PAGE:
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Staal does't relish being away from family to play

Minnesota Wild veteran says the scenarios unfolding for the NHL to return are hard to fathom.
Eric Staal
The Minnesota Wild's Eric Staal skates during warmups on Saturday, Dec. 2, 2017 before a game against the visiting St. Louis Blues at the Xcel Energy Center. (Leith Dunick,

ST. PAUL, Minn. - For a family man like Eric Staal, the idea of being away from home for possibly weeks or months does not sit well.

The payoff, of course, could be a second Stanley Cup championship.

More and more, it's beginning to look like if the National Hockey League does resume its season at some point this summer, Staal's Minnesota Wild will be invited to the pre-playoff dance.

Multiple reports suggest the league is considering a 24-team return, with the top four teams in each conference earning byes and the next eight teams playing a best-of-five play-in series for the right to advance to the first round of the post-season.

When the NHL abruptly halted its 2019-20 campaign in March when the COVID-19 pandemic struck, were 10th in the Western Conference, but only one point out of a playoff spot.

Should the league decide to restart the season at some point, it's believed the Wild would face off against the No. 7 Vancouver Canucks, a team they've beaten twice this season.

However, unless Minnesota is chosen as one of the hub cities the NHL is considering to host fan-less playoff games, it could mean Staal and the Wild would be sequestered away from home for the duration of their summertime run.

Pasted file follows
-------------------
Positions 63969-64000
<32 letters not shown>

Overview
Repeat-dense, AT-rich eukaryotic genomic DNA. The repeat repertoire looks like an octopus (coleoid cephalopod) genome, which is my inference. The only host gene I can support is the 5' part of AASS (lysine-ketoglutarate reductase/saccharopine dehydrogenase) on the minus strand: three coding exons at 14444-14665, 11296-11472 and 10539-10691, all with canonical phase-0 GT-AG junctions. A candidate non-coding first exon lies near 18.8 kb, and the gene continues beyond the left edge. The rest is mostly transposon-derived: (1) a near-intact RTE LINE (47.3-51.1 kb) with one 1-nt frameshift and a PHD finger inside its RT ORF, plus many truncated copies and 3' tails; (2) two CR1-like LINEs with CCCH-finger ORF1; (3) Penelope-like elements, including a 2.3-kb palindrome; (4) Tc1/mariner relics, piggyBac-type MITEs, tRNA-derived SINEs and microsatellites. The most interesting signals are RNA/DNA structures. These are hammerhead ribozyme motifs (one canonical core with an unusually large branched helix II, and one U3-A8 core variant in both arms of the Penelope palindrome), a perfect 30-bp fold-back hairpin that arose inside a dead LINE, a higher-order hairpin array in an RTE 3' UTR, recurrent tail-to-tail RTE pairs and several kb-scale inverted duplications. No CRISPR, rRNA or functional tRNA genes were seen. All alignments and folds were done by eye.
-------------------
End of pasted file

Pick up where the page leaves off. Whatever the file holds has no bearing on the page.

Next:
The further Minnesota goes, the longer the 35-year-old would be in hockey isolation.

It's not ideal, he told the team's beat reporters on Friday during a Zoom interview session. but he'll do it.

“It’s hard right now to envision, me personally, coming back and playing in a city away from your family for a couple months and in front of no fans,” said Staal, who had 19 goals and 47 points in 66 games this season.

“I feel like that’s a little bit difficult to envision, but there’s been a lot of things that have been difficult to envision getting to this point.I think it’s just hard to really see where this is going to finish. But I know they’re still trying to gameplan it and figure it out.”

Staal said he's not worried about the on-ice competition level, but did say it won't be the same playoff atmosphere playing in empty arenas.

It's going to be different, that's for sure, he said.

“Sure, it would still be intense. Sure, it would still be guys competing at their highest level and their hardest because that’s what we do and that’s what players do, and that’s what guys do. There would definitely be that still, but as far as comparing it to a full building in a Game 7, there’s no comparison,” said the 16-year veteran, who helped lead the Carolina Hurricanes to a 2006 Stanley Cup win.

“The whole thing is still difficult for me to kind of fathom and understand. I think as any kid, you dream of winning a Stanley Cup and that energy and that momentum and those moments of memory are with fans and with people and with excitement. To go through the playoff run with nobody in the building is going to be really weird and different.”

Looking ahead, Staal, who grew a full beard, shaved it down to a goatee and then finally a fu manchu moustache during the shutdown, said a match-up against the Canucks would make for an entertaining series. Vancouver is an up-and-coming team, with rookie-of-the-year candidate Quinn Hughes on defence and sniper Elias Pettersson up front leading the attack.

“They’ve had a good year and they’ve got a lot of good young players ... So good balance and it would be a good matchup, a very good team. If that was the case, we would have our work cut out for us.”

Leith Dunick

About the Author: Leith Dunick

A proud Nova Scotian who has called Thunder Bay home since 2002, Leith has been the editor of Thunder Bay Source for 17 years and has served a similar role with since 2009. Twitter: @LeithDunick
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